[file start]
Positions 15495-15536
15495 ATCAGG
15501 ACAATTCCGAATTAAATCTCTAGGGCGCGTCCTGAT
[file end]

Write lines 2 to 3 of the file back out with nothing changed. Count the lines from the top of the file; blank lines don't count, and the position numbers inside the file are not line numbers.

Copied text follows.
15495 ATCAGG
15501 ACAATTCCGAATTAAATCTCTAGGGCGCGTCCTGAT